Mae tair berf ystofi yn cael eu rhestru yng Ngeiriadur Prifysgol Cymru (GPC), a’r tair yn ddigon hen a pharchus:

  • ystofi1: ‘trefnu edafedd yn ystof’ (term o fyd y gwehydd), a defnydd ffigurol ohoni yng nghyswllt rhoi trefn ar bethau eraill, fel tŷ (dechrau’r 17g. ymlaen)

  • ystofi2: ‘cyflwyno’, gair o’r Saesneg stow, fel yn bestow (1672 ymlaen)

  • ystofi3: ‘dofi, darostwng’, yn cynnwys y ferf dofi. (16g. ymlaen)

Gallwn ddiystyru ystofi2. Ystyriais ddefnydd ffigurol o ystofi1 yn ofalus: y syniad o roi trefn ar ddefaid sydd â thuedd naturiol ynddynt i fynd ar chwâl, gan eu dychmygu’n ymlwybro i mewn i’r gorlan, yn drefnus fesul un fel mae edafedd y gwehydd wedi eu gosodiad ar y gwŷdd. A’r un syniad yn fras o ran ystofi3, a’r defaid yn ymddwyn yn ‘ddof’ wrth ‘ddarostwng’ i ddymuniad y bugail. Er nad oedd y naill na’r llall yn taro deuddeg yn llawn, teimlwn fod potensial gan y ddwy ferf.

Yna, fel sy’n digwydd yn aml, digwyddais ddod ar draws esboniad posibl arall, wrth chwilota mewn llyfr am rywbeth hollol wahanol. Y llyfr oedd cyfrol hyfryd Hugh Evans, Cwm Eithin (Lerpwl, 1933), sy’n disgrifio bywyd cefn gwlad yn ardal Llangwm, yn yr hen sir Ddinbych, yng nghanol y 19g. Wrth chwilota drwy’r tudalennau daliodd y pennawd ‘Diwrnod Hel Defaid fy sylw. Yno esbonia Hugh Evans mai dal defaid a wnâi cŵn y bugail erstalwm ac mai arfer cymharol ddiweddar oedd defnyddio ci i hel defaid at ei gilydd. Esbonia:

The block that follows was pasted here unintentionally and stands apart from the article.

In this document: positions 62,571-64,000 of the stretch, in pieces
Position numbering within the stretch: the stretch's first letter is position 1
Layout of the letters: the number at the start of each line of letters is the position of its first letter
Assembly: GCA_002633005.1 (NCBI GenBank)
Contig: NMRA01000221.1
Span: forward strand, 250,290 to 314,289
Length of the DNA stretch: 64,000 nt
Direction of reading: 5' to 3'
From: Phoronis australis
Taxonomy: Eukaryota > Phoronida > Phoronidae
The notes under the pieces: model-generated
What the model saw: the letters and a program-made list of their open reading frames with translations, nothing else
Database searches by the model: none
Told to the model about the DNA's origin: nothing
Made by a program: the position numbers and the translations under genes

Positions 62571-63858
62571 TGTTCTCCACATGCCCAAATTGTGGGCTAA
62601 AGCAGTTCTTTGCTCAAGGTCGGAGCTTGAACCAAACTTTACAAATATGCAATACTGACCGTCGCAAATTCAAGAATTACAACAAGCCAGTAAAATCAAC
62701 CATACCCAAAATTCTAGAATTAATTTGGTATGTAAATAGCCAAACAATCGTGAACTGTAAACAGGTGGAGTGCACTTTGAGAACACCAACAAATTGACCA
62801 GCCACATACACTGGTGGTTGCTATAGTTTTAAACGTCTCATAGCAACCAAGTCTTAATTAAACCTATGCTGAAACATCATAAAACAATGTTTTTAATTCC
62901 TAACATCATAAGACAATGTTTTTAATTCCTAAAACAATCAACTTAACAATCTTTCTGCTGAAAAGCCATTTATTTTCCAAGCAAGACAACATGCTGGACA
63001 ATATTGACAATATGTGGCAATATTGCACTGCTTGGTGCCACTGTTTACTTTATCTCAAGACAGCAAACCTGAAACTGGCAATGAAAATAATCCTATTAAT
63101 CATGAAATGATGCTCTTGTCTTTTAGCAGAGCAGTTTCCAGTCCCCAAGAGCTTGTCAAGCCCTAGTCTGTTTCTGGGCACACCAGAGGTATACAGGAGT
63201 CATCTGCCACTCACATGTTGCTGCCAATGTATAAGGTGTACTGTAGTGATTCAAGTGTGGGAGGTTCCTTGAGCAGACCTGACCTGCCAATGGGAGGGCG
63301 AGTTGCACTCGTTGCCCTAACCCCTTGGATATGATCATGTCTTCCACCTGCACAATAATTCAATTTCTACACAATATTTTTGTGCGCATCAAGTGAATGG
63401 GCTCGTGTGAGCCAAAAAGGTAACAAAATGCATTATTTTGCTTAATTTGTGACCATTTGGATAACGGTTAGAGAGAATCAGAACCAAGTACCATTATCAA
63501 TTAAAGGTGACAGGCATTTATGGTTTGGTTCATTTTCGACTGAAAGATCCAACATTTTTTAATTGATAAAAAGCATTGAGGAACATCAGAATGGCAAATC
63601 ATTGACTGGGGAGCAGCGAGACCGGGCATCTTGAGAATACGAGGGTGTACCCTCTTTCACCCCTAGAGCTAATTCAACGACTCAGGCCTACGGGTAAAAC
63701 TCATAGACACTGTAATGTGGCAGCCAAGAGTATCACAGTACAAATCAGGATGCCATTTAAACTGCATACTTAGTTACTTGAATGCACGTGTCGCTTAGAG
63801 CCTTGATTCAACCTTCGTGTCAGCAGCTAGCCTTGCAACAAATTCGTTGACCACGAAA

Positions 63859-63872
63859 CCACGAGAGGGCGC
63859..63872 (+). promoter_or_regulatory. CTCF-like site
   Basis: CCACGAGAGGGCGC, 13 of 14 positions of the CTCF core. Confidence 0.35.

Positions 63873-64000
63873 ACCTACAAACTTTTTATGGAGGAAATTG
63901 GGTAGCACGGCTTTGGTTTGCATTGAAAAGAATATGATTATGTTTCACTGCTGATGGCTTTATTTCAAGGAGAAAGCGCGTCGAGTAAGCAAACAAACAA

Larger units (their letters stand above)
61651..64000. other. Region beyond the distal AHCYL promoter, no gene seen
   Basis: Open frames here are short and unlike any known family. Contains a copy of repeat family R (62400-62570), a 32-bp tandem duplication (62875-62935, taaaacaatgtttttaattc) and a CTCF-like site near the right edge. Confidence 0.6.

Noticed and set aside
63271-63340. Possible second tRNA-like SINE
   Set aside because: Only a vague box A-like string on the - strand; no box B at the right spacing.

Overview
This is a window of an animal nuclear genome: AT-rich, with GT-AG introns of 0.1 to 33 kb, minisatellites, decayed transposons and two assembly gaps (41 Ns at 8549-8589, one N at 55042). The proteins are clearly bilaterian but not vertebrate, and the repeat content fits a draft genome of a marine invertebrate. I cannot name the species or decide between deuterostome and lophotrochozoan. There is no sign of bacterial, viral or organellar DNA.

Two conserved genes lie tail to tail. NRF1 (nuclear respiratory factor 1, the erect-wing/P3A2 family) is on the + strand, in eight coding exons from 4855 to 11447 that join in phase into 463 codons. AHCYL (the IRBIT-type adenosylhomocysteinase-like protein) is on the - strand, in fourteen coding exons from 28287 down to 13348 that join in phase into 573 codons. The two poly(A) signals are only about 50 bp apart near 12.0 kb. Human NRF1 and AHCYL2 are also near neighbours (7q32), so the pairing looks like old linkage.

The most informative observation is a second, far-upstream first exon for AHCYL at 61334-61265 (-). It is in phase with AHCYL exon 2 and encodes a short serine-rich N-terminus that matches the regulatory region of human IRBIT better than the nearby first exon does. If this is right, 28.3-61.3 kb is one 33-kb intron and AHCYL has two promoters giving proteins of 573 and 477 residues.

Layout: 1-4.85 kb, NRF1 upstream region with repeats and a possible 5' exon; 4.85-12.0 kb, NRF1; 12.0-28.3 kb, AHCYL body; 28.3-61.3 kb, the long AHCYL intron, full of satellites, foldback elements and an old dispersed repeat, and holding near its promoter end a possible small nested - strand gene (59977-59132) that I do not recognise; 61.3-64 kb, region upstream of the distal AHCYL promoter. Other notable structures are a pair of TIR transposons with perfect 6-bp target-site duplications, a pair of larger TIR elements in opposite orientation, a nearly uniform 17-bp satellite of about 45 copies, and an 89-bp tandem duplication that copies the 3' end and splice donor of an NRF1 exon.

Y pryd hynny [h.y. pan oedd yn blentyn], nid oedd y ci hel wedi dyfod i Gymru, dim ond y ci dal, fel y byddai’n rhaid i’r holl deulu droi allan i hel defaid. Y gwahaniaeth rhwng ci dal a chi hel defaid yw hyn. Arfer y ci dal oedd rhedeg ar ôl y ddafad a ddangosid iddo, a’i dal gerfydd ei gwar, a hynny’n dyner heb adael ôl ei ddannedd ar y ei chroen … Nid oedd y ci dal lawer o werth i hel y defaid at ei gilydd.


Felly darostwng y ddafad, ei dofi yn yr ystyr o wneud iddi ildio i ddymuniad y ci, sef aros yn llonydd nes bod y bugail yn cyrraedd ‘ac yn rhoddi’r cwplws am ei gwddf, ac yn hwylio tuag adref’! Ystofi3, felly.


Mewn rhestr arall, lle mae John Jones yn enwi’r gwahanol fathau o gŵn, cawn y pâr bugeilgi a dafatgi – ond nid oes sôn am gi defaid, sy’n gyfuniad dipyn diweddarach (1848 yw’r dystiolaeth gynharaf drosto yn GPC). Felly i bob pwrpas mae gwahaniaeth rhwng y dafatgi, sef y ci dal defaid, a’r ci defaid, sef y ci hel defaid. Ac o ran dafatgi, wrth gwrs, mae’n dilyn patrwm yr hen eiriau traddodiadol eraill: adargi ‘ci dal adar’, hyddgi ‘ci dal hyddod’, &c.